Thursday, December 02, 2004

I Heart Serialized Television

I'm sad. I'm a sucker for a good serialized drama. My favorite show of all time is Buffy, followed closely by Angel and the short run of Firefly. I love The Wire and Deadwood and The Shield and Alias.

There's just something about the character development, the season long arcs, the continuity that allows you to come back to a serial and feel like you're picking up a book -- you know all the characters, you understand their motivations, you feel for them in a way that you don't with a sitcom (well, with most sitcoms).

Now we're about halfway into the new season, and there are two absolute standout new shows this year, and a third show that I wouldn't have expected to be as good as it has been. It's only fair that I share these shows with you, my adoring audience.

Was it that obvious? Everyone loves this show, even people who normally watch shite like Who Wants to Fornicate with Goat? and My New Mommy Likes Satan (both real Fox shows). I think it's the cavalcade of familiar faces (hey, it's the guy from Party of Five ... and he's on the island with Augustus from Oz. And oh my god, it's Kendall from Alias .... he's got to be up to no good). It makes the show more accessible and palatable to those who's attention spans usually limit them to watching the multitude of crappy sitcoms on TV (ooh, honey, look it's that bald guy from the show with that Seinfeld guy .. and he's grumpy!).

Then, you add a nice dose of Evangeline Lilly, and boom, you've got yourself a hit.

For me, it's the writing. I love shows that walk that line between drama and humor, never afraid to poke fun at themselves, while never doing a disservice to the characters. It's what helps to uphold my suspension of disbelief when there's giant monsters or vampires -- as long as it serves the show. Lost has done that well. The normal story construct (based around telling the backstory of a particular survivor) helps to balance the limited action on the island by revealing bits and pieces of each character. It's just a fun, interesting, and engaging show.

Veronica Mars
What, you were expecting Desperate Housewives? Housewives is good, but it's not nearly as good as VM. Starring Kristen Bell as the titular charcter (heh .. titular), it's like crossing Buffy with Nancy Drew. It's funny, it's got pop culture references out the wazoo, and it's got the weekly "daaaammmmnnn" plot twist to make you look at everything else you've learned about the characters in a new light.

Really, it's good. Watch it. There's the occasional groaner line or moment when you wonder what kind of high school gives it's students the freedom the students at Neptune High get. (It must be California high schools -- the only other schools I can think of that gives its students this kind of latitude are West Bevery and Bayside.) But for 42 minutes a week, you get something that feels like an episode of Buffy. And in today's television landscape, that's well worth the investment.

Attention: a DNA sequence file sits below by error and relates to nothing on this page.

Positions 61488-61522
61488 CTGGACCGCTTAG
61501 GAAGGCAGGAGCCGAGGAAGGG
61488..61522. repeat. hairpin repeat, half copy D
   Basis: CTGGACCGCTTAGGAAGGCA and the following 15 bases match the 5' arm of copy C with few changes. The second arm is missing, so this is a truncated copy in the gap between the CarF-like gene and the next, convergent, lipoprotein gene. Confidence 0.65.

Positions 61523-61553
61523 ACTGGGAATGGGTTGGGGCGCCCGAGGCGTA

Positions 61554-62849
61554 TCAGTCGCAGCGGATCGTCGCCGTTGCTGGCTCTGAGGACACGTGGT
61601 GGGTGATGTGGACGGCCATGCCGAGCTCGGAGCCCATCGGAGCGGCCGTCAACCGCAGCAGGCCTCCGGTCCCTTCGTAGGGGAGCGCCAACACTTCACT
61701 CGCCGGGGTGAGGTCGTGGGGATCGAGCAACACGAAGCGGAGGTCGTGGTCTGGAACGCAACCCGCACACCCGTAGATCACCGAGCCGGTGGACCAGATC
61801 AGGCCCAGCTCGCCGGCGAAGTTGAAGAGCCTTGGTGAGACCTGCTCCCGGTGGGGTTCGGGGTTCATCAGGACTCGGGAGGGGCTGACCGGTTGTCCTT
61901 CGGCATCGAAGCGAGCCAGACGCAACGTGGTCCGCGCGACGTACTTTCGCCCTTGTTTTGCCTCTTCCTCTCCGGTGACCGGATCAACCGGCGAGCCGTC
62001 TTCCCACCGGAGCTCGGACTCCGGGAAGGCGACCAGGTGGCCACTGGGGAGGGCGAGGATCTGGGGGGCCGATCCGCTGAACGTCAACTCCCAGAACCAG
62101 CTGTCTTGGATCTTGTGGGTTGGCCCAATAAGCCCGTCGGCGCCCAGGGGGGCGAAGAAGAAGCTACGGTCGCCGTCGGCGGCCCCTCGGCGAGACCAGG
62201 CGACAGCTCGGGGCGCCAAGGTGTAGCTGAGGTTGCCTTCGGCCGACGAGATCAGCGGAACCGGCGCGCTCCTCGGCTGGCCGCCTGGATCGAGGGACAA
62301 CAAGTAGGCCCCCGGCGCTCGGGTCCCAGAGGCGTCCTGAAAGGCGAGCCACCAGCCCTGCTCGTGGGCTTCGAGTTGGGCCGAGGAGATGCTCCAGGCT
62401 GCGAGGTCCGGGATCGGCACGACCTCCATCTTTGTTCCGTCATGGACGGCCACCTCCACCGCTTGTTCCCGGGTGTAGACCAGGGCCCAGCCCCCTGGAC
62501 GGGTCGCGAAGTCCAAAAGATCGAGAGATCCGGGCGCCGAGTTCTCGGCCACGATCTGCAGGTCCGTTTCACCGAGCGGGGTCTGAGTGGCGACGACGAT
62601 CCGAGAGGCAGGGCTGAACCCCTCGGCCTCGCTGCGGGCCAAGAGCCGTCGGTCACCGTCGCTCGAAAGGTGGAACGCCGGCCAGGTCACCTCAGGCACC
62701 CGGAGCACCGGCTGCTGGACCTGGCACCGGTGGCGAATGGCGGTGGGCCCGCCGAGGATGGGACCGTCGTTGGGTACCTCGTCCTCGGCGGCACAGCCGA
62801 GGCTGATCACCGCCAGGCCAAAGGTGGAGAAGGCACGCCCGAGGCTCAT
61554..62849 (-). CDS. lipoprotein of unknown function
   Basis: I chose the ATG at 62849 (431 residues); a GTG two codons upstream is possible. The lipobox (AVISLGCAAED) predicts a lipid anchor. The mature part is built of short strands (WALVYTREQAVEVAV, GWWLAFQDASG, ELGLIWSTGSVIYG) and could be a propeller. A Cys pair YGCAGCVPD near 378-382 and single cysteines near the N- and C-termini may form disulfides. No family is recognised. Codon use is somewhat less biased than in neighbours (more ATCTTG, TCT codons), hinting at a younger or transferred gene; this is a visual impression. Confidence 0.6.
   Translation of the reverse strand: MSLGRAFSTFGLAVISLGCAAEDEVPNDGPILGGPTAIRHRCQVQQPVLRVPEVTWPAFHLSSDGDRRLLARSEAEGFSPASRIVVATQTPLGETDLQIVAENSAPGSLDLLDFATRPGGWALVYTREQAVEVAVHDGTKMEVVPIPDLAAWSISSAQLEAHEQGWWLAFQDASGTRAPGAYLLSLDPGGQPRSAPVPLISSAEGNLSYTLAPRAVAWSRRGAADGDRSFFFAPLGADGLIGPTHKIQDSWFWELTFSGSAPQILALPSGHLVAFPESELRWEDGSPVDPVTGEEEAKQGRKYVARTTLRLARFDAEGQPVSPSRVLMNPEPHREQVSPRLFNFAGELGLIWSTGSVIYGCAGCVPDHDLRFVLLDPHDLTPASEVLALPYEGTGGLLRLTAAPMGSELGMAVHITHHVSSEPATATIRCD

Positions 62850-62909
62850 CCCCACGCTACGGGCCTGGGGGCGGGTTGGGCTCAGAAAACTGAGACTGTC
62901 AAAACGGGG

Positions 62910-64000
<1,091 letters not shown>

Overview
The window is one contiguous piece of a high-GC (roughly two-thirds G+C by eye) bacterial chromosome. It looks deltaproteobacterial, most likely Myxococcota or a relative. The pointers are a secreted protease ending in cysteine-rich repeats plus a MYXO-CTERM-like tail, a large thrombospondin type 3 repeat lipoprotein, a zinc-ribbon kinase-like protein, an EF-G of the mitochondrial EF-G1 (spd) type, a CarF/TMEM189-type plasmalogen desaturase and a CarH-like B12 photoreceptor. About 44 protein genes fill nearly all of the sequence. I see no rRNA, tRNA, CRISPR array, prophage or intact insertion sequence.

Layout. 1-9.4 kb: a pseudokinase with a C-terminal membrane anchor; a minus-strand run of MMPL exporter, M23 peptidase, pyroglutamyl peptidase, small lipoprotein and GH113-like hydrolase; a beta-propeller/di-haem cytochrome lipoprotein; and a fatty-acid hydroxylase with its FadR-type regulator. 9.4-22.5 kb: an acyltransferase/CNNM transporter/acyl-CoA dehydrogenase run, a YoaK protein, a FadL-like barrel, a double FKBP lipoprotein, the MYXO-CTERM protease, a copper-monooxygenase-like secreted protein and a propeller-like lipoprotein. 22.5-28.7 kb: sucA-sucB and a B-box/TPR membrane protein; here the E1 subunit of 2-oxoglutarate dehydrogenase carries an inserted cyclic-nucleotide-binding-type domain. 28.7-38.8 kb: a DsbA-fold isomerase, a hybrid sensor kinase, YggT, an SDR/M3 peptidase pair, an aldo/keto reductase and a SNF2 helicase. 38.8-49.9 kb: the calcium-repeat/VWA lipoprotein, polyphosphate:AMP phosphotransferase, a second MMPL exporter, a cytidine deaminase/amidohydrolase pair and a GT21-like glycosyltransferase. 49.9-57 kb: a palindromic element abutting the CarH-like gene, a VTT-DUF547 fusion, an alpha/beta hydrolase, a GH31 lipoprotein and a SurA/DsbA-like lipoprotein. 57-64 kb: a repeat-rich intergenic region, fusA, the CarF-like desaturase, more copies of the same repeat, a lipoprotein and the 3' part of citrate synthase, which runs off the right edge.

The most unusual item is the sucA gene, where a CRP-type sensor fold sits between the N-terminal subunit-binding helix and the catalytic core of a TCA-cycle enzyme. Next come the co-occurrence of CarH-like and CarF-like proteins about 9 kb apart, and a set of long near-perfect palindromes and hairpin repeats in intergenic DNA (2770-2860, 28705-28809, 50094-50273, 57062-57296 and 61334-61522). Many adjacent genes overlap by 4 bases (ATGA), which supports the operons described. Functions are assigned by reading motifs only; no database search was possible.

American Dreams
Yep. That cloying, trite show about the 60s done grown up and become a damn good show. It's possible that it's just the current story arc about the eldest son in Vietnam that's been so engaging, but I don't think so. I tried to watch this show during the initial season because I love period shows and shows that mix in music and it looked good. It was just so saccharine and preachy that it felt like a slightly less annoying 7th Heaven without anyone nearly as hot as Jessica Biel.

Plus, it was on opposite The Simpsons. So there wasn't a chance in hell I'd see it unless Homer and Bart's escapades were previously aired.

But, I started watching it when The Simpsons was a rerun (during AD's second season) ... and it grew on me. I could tell it wanted to be more than just a fluff show. And then they had some brutally honest shows towards the end of the second season and I was hooked. The timeline had hit Vietnam and riots and situations that couldn't get wrapped up with a knowing glance and laugh between two characters.

This season has been consistently good, and the last couple of episodes have given me any number of goosebump moments. The show's a button pusher; there's no doubt about that. But it pushes the right buttons, and it pushes them at the right time.

Now, obviously, there's other great dramas this year. The Wire has been phenomenal for the third straight season, at a level of greatness Tony Soprano only wishes he could touch. My two favorite Lorelai's in Stars Hollow have regained their footing after an uneven freshman year at Yale. The denizens of the Bartlett White House have also rebounded strong in their second post-Sorkin year to move back to the list of shows that legitimately should be considered for an Emmy (unlike last year's travesty). The aforementioned Desperate Hosebea ... Housewives has been guilty fun.

But the above three shows have been surprises, and aside from Lost, have quite possibly been overlooked in your rush to make sure you see this week's very special One Tree Hill.


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